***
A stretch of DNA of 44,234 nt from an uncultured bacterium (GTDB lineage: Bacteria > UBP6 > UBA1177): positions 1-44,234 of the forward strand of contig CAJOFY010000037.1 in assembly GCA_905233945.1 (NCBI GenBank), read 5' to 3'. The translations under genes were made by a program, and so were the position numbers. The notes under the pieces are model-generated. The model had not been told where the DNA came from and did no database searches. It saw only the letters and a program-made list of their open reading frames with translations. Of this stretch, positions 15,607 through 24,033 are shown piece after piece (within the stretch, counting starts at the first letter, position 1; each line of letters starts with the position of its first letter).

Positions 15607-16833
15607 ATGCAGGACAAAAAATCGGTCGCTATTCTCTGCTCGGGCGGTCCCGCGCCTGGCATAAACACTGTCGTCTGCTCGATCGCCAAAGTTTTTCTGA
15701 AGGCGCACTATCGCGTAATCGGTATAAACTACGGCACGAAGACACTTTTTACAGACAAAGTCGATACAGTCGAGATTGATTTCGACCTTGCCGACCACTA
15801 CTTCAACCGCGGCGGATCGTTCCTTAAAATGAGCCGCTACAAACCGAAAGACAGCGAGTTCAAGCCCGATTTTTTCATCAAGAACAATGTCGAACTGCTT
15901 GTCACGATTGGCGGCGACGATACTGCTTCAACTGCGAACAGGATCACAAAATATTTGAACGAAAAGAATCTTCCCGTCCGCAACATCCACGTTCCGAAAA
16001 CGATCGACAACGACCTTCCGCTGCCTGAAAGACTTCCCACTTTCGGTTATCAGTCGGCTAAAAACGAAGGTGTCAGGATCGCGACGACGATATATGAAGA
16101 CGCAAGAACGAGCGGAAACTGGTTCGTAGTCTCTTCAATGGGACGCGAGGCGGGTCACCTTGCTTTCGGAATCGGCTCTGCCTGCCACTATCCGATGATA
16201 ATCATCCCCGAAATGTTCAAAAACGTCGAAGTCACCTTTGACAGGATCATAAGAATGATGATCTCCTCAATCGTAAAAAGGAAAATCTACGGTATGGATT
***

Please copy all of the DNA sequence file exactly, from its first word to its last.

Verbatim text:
A stretch of DNA of 44,234 nt from an uncultured bacterium (GTDB lineage: Bacteria > UBP6 > UBA1177): positions 1-44,234 of the forward strand of contig CAJOFY010000037.1 in assembly GCA_905233945.1 (NCBI GenBank), read 5' to 3'. The translations under genes were made by a program, and so were the position numbers. The notes under the pieces are model-generated. The model had not been told where the DNA came from and did no database searches. It saw only the letters and a program-made list of their open reading frames with translations. Of this stretch, positions 15,607 through 24,033 are shown piece after piece (within the stretch, counting starts at the first letter, position 1; each line of letters starts with the position of its first letter).

Positions 15607-16833
15607 ATGCAGGACAAAAAATCGGTCGCTATTCTCTGCTCGGGCGGTCCCGCGCCTGGCATAAACACTGTCGTCTGCTCGATCGCCAAAGTTTTTCTGA
15701 AGGCGCACTATCGCGTAATCGGTATAAACTACGGCACGAAGACACTTTTTACAGACAAAGTCGATACAGTCGAGATTGATTTCGACCTTGCCGACCACTA
15801 CTTCAACCGCGGCGGATCGTTCCTTAAAATGAGCCGCTACAAACCGAAAGACAGCGAGTTCAAGCCCGATTTTTTCATCAAGAACAATGTCGAACTGCTT
15901 GTCACGATTGGCGGCGACGATACTGCTTCAACTGCGAACAGGATCACAAAATATTTGAACGAAAAGAATCTTCCCGTCCGCAACATCCACGTTCCGAAAA
16001 CGATCGACAACGACCTTCCGCTGCCTGAAAGACTTCCCACTTTCGGTTATCAGTCGGCTAAAAACGAAGGTGTCAGGATCGCGACGACGATATATGAAGA
16101 CGCAAGAACGAGCGGAAACTGGTTCGTAGTCTCTTCAATGGGACGCGAGGCGGGTCACCTTGCTTTCGGAATCGGCTCTGCCTGCCACTATCCGATGATA
16201 ATCATCCCCGAAATGTTCAAAAACGTCGAAGTCACCTTTGACAGGATCATAAGAATGATGATCTCCTCAATCGTAAAAAGGAAAATCTACGGTATGGATT